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Shares of Microsemi Corp. fell Thursday in extended trading after the Aliso Viejo chipmaker provided a profit outlook in the current quarter below Wall Street expectations amid ongoing concerns of its Thailand operations.
Investors sent shares of Microsemi down nearly 1.5% in afterhours trading to a market value of about $1.5 billion.
In the current quarter, Microsemi expects “to feel the effects of the devastating floods in Thailand and the uncertain macroeconomic conditions worldwide,” according to Chief Executive James Peterson.
Ongoing concerns at its Thailand operations prompted the company to give a profit outlook for the current quarter well below analysts’ consensus.
Microsemi projects a profit between $33 million and $36.4 million.
Wall Street had forecast a profit of about $46 million.
Sales in the December quarter are projected to increase between $238 million and $246 million.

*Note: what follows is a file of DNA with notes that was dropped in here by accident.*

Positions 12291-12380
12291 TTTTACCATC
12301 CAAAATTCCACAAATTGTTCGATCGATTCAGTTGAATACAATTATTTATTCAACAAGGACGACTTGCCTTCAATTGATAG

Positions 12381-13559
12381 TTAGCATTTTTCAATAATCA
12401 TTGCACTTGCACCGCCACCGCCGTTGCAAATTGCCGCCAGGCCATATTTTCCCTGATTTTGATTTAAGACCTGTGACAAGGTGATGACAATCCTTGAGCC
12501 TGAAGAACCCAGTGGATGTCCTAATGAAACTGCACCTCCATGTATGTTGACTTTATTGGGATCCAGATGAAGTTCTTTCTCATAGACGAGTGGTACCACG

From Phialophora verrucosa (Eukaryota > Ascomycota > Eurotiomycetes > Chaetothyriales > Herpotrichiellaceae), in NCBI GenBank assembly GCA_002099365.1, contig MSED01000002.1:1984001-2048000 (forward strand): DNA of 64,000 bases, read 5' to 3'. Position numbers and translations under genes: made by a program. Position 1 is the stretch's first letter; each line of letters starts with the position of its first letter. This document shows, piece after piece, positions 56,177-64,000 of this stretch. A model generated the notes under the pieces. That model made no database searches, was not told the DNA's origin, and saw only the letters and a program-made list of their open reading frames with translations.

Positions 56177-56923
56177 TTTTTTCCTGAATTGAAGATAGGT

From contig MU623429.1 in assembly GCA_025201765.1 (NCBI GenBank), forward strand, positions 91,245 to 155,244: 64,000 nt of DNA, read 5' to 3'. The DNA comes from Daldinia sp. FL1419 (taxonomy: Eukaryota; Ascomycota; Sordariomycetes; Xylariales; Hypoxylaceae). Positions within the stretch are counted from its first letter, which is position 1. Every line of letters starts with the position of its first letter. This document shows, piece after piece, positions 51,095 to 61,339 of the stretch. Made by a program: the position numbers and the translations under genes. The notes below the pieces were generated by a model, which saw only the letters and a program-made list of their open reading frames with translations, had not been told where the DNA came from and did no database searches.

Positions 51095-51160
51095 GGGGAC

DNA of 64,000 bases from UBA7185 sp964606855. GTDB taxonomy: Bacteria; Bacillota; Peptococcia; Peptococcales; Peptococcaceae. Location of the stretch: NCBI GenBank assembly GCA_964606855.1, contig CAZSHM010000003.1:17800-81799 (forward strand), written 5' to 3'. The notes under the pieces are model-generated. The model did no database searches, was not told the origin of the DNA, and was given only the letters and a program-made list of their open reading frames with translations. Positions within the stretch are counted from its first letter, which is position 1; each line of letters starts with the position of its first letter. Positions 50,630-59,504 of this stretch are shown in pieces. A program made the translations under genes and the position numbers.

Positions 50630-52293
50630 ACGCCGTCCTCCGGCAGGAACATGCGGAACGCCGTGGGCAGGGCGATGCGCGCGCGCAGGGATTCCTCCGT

Analysts on average forecast sales of nearly $229 million in the current quarter.
The dreary profit outlook came after the company reported revenue and profits in the September quarter in line with Wall Street expectations.
Microsemi posted revenue of $227.3 million, up 50% from a year earlier.
Analysts on average had forecast revenue of about $226 million.
The company reported a profit of $45.6 million, up 58% from a year ago and in line with Wall Street estimates.
During the recently ended quarter, Microsemi concluded its $633 million buy of Canadian chipmaker Zarlink Semiconductor Inc., finalizing a rare hostile takeover.
The Zarlink buy puts Microsemi on a clear path to reaching its goal of $1 billion in annual revenue and joining the upper ranks of the mixed-signal chip market.
Microsemi now is poised to challenge Newport Beach-based Jazz Semiconductor Inc., part of Israel’s Tower Semiconductor Ltd., for the No. 2 position among local chipmakers.
Irvine-based Broadcom Corp., with about $6.8 billion in annual revenue, is the biggest local chipmaker.
Microsemi was forced to shut down two plants in Thailand in the past month as widespread flooding affected the capital of Bangkok and surrounding areas.
Investors have braced for a revenue and profit hit in the current and coming quarters, as company executives have headed warnings of the impact.
Microsemi is one of several local companies that have suffered disruptions to operations in Thailand, where the combination of a heavy monsoon season and typhoons has caused one of the worst floods in decades.